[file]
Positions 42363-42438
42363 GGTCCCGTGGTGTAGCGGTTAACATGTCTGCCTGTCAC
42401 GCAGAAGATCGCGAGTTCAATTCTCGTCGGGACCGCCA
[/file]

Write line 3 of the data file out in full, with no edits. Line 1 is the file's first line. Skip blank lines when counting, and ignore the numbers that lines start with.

42401 GCAGAAGATCGCGAGTTCAATTCTCGTCGGGACCGCCA